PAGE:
16:39:22 <elliott> very glad Disney Eurobeat CD 1 is a thing that exists, especially in how it implies the existence of future Disney Eurobeat CDs
16:39:26 <elliott> *of further
16:39:34 <|oren\> There are 3 that i know of
16:40:18 <elliott> scientists may yet discover more
16:40:21 <|oren\> they are actually made by real eurobeat artists
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16:43:07 <|oren\> fizzie: wow, you're right, it's all blotchy.
16:43:52 <elliott> fizzie: I don't know why Y'CbCr hurts red so much.
16:44:00 <elliott> presumably something to do with fiddly human optics things.
16:44:08 <elliott> but it's weird.
16:44:21 <nys> the periodic table of eurobeat CDs suggests that there are eight theoretically possible disney eurobeat CDs
16:44:41 <nys> though the remaining ones can only be observed for brief moments under laboratory conditions
16:45:36 <|oren\> he lives in you, he lives in me, he watches over, everything we see... into the water. into the truth. in your reflection. he lives in you.
16:45:37 <elliott> nys: don't forget the "transition eurobeat CDs", which are compilations of partly disney, partly other eurobeat tracks
16:46:10 <nys> hee
16:49:04 <elliott> vaporwave was long hypothesised to exist but only recently created in laboratories
16:51:00 <fizzie> elliott: I don't remember too much about the JPEG details. Maybe it's because the red and grey parts have more-or-less identical Y' values, so they're differentiated only by the color channels, and those are (often) downsampled. The other text also has the shape in the full-resolution luminance information.
16:51:26 <elliott> fizzie: blue text generally fares better, I think
16:51:41 <elliott> fizzie: you can see this in regular videos, too -- red stuff with edges just looks bad compared to everything else
16:51:47 <elliott> it's always smudgier
16:53:54 <elliott> http://www.cs.utexas.edu/users/EWD/transcriptions/EWD10xx/EWD1009.html dijkstra on goto again -- my version of that word search program is recognisable in the bounded linear search theorem here
16:54:16 <fizzie> What's weird is that if I wget the image, what I get is a PNG file with a .jpg extension.
16:55:24 <elliott> ((0) and (1) are perfect examples of how much of an annoying dick he was, too :p)
16:55:34 <elliott> (well, (0) especially)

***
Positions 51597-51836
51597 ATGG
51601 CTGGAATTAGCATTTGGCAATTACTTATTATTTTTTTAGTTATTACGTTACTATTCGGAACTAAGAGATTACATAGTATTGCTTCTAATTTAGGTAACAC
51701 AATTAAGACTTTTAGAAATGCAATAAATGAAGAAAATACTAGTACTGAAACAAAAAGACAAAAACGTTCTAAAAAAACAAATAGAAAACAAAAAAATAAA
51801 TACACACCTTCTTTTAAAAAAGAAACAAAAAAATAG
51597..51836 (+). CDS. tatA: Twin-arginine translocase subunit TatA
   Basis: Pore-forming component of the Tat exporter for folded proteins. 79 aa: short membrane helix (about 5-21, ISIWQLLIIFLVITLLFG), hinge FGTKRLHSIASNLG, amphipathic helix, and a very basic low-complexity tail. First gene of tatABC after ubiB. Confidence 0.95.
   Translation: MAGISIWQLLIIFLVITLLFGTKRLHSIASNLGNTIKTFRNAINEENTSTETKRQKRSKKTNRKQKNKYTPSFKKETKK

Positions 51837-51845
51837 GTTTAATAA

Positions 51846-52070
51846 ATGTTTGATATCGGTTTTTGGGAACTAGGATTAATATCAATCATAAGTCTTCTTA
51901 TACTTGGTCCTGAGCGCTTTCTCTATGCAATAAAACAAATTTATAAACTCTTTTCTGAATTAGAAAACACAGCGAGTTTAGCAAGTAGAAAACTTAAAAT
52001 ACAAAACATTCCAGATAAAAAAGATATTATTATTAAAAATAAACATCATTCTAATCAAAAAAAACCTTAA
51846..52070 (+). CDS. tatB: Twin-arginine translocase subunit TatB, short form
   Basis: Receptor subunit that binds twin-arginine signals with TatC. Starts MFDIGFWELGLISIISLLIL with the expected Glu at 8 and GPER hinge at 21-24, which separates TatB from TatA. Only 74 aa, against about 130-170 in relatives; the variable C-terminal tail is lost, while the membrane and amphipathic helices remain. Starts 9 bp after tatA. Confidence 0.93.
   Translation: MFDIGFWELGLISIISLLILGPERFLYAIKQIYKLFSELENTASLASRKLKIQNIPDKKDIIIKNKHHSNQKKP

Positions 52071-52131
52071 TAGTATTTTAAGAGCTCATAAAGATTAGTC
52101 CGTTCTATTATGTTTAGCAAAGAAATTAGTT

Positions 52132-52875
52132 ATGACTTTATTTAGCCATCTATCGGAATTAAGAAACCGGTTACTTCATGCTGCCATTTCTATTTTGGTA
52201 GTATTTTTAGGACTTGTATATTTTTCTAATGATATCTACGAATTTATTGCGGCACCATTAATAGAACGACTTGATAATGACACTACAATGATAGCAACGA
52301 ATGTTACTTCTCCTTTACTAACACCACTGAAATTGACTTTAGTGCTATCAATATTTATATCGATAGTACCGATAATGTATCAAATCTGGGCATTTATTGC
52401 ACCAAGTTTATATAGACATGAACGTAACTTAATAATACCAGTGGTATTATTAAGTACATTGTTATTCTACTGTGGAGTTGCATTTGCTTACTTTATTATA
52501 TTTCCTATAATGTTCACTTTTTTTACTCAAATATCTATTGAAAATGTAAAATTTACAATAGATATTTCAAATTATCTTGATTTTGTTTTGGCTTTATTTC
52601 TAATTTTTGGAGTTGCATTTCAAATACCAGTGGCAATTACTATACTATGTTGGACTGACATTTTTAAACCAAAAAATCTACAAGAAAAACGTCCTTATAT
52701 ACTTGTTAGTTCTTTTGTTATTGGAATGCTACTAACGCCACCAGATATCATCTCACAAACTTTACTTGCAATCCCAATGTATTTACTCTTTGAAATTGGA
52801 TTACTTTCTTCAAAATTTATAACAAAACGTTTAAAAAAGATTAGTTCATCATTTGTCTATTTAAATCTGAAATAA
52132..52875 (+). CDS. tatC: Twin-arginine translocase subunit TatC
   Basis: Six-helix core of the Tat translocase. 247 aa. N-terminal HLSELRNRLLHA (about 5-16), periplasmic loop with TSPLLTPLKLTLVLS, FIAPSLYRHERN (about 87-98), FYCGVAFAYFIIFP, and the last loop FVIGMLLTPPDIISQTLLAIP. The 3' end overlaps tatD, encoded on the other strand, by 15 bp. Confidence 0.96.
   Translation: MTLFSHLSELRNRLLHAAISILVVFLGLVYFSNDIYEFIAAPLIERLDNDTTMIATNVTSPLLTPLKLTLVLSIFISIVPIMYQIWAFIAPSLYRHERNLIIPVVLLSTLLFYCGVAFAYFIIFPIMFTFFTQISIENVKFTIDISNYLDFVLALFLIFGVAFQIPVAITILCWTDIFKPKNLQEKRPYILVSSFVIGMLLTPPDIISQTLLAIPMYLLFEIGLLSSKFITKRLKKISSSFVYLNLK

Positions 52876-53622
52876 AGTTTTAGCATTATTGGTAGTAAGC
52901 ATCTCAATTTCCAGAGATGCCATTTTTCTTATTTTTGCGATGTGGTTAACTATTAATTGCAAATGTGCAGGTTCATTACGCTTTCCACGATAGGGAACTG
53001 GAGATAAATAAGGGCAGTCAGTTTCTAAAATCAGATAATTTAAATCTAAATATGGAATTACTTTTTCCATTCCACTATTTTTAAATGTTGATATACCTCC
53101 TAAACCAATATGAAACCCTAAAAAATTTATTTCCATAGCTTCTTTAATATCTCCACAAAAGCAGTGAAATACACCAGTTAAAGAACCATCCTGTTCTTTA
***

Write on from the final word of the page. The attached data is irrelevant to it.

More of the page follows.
16:55:45 <fizzie> (But it's still clearly been compressed with something very JPEGy (you can see the 8x8 blocks and the typical DCT artefacts) at some point of its history.)
16:56:01 <vanila> (1) Rubin still starts indexing the rows and the columns at 1. I thought that by now professional programmers knew how much more preferable it is to let the natural numbers start at 0. I shall start indexing at 0.
16:56:02 <vanila> lol
16:56:54 <elliott> (2) rubin smells and is bad at programming
16:57:08 <vanila> haha
16:58:10 <elliott> http://www.cs.utexas.edu/users/EWD/ewd10xx/EWD1009.PDF his handwriting was so great
16:58:51 <elliott> it's like he ran a typesetting program in his head
16:59:20 <|oren\> why the hell is bing now better than google
16:59:46 <|oren\> i guess because microsoft isn't taking everything down
17:00:12 <elliott> I find it interesting that |oren\'s suggested goto-using problem was very comparable to the one posed back in 1968
17:00:44 <vanila> Applying the above theorem twice yields for Rubin’s problem
17:00:45 <vanila> does that mean
17:00:47 <vanila> Applying the above theorem twice yields for Rubin’s program
17:01:30 <vanila> that was a brutal takedown
17:01:35 <vanila> he just derived the program like that
17:02:22 <elliott> it means for Rubin's problem
17:02:33 <elliott> Rubin stated a problem to defend the use of goto, Dijkstra derived a solution for it
17:02:38 <vanila> http://joshuah.scripts.mit.edu/blog/?p=195
17:02:57 <vanila> python doesn't have GOTO????
17:03:17 <elliott> it doesn't
17:03:30 <elliott> Dijkstra's solution is basically just nesting (search p n = go 0 where go m | m == n = Nothing | p m = Just m | otherwise = go (m + 1))
17:04:46 <elliott> if only his pseudocode had included abstraction over control structures so he could have written (search (\i -> not (search (\j -> x!(i,j) == 0) n)) n) :p
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17:05:08 <elliott> uh that might need another ) in there somewhere
17:09:17 <|oren\> ok i am just going to swith my default serch to bing. google is officially over.
17:10:11 <elliott> wouldn't duckduckgo be more your thing
17:11:00 <elliott> it's the same results after all
17:11:11 <elliott> (my interaction with duckduckgo consists of appending !g to every query because the ddg/bing results are useless)